Conservative writer Ben Shapiro is set to speak at UCLA on Monday after a spat between the university and the campus Republican club over security fees for the event.
The UCLA student group Bruin Republicans balked last month at the prospect of paying security fees for Shapiro’s visit and the university ultimately relented, saying they would cover the cost for basic security at the event.
Under a 2009 policy that the university is now reviewing, the school foots the entire security bill for events in which students, faculty and staff make up at least 70% of the audience.
Administrators asked the Republican club representatives to sign an agreement that would hold them personally liable for security costs if the audience for the Shapiro event does not reach that threshold.
The students protested and an attorney for the group wrote a letter saying making the conservative political club pay security fees would be an unconstitutional violation of 1st Amendment free speech rights because most of the other 1,200 student organizations haven’t had to do so when they’ve sponsored events.
“Given UCLA’s commitment to free speech, and to avoid any appearance to the contrary, UCLA has decided to also pay the basic security costs for this event,” UCLA spokesman Tod Tamberg said in a statement. “UCLA will be adopting this approach going forward while it reviews its current policy to ensure that it continues to be a useful planning tool for UCLA and registered student organizations.”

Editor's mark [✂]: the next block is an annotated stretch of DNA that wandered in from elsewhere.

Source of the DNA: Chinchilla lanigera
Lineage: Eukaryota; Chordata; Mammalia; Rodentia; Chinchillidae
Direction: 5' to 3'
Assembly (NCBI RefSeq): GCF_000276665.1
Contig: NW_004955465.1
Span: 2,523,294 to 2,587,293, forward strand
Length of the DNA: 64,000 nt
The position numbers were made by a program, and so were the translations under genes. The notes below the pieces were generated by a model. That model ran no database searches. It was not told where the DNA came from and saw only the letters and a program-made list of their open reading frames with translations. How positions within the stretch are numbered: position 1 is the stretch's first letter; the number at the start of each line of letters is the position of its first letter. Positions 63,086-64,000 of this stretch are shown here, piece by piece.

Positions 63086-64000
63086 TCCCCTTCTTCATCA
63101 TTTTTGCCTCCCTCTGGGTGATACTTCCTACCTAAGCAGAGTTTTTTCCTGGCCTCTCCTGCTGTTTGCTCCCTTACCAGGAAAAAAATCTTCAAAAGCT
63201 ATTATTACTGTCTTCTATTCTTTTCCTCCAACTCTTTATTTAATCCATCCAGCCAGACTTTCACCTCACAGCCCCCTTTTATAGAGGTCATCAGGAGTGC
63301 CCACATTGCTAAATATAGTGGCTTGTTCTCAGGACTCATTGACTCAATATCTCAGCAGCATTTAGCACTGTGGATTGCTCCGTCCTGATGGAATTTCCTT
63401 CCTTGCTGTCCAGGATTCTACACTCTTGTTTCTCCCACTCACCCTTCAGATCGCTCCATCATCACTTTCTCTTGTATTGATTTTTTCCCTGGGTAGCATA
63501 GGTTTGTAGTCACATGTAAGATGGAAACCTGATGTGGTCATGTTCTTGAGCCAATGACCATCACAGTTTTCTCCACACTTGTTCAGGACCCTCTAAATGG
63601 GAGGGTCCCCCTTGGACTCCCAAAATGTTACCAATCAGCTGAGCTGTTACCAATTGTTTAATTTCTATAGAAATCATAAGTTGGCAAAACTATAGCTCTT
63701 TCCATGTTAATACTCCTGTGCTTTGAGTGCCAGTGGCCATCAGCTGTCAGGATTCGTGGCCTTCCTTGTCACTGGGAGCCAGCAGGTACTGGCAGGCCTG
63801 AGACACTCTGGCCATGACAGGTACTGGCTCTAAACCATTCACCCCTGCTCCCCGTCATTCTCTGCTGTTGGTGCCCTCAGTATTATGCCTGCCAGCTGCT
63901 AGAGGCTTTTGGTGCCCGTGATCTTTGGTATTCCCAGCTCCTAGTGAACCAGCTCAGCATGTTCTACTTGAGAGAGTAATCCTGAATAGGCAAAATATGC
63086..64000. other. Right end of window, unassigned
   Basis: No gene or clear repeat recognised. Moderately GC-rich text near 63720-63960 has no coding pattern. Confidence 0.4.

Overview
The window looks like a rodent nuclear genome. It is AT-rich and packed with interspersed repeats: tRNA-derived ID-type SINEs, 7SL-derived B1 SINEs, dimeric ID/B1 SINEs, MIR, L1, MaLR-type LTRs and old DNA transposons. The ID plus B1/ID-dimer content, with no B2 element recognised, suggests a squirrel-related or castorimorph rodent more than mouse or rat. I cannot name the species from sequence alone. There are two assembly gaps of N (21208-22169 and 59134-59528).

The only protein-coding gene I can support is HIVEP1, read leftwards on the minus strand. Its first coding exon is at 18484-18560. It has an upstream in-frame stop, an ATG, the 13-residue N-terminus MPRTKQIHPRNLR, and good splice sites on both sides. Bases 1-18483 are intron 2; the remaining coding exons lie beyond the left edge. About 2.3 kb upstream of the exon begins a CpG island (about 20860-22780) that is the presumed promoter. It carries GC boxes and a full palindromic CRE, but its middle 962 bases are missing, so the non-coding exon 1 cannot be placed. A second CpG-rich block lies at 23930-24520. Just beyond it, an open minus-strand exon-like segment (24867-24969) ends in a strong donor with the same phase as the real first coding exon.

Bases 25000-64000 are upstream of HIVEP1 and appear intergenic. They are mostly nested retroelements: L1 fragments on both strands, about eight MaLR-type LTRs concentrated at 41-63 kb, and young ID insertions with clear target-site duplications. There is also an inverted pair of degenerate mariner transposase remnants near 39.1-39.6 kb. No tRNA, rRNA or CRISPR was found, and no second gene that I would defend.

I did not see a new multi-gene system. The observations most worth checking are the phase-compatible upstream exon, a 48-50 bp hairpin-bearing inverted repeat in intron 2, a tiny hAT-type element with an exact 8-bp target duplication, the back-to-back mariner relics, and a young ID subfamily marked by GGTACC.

Tamberg said in the statement that “basic security costs” are a few thousand dollars which the Bruin Republicans told the university they could not afford. He said the university “always planned” to pay all additional security costs if protests were triggered by the event.
UC Berkeley officials put in intense security for his talk earlier this fall, including shutting down and clearing out large swaths of the campus. Campus Republicans paid about $9,000 for that event and the university spent more than $600,000, UC Berkeley spokesman Dan Mogulof said.
The protests that met Shapiro were relatively subdued compared to the protests in the spring when right-wing provocateur Milo Yiannopoulos tried to speak on campus.
Shapiro is a far less controversial figure. He resigned from the then-Stephen-Bannon-led Breitbart News after a colleague of his accused then-Trump-campaign-manager Corey Lewandowski of assaulting her.
During the election, his critiques of Trump made him one of the more prominent opponents of the then-Republican nominee in the conservative movement.
This opposition to candidate Trump also made him the target of anti-Semitic harassment. The Anti-Defamation League released a report last fall detailing anti-Semitic harassment of journalists on Twitter during the first half of the 2016 election cycle. It found Shapiro to be the No. 1 target.
There did not appear to be planned protests ahead of Shaprio’s visit to UCLA on Monday.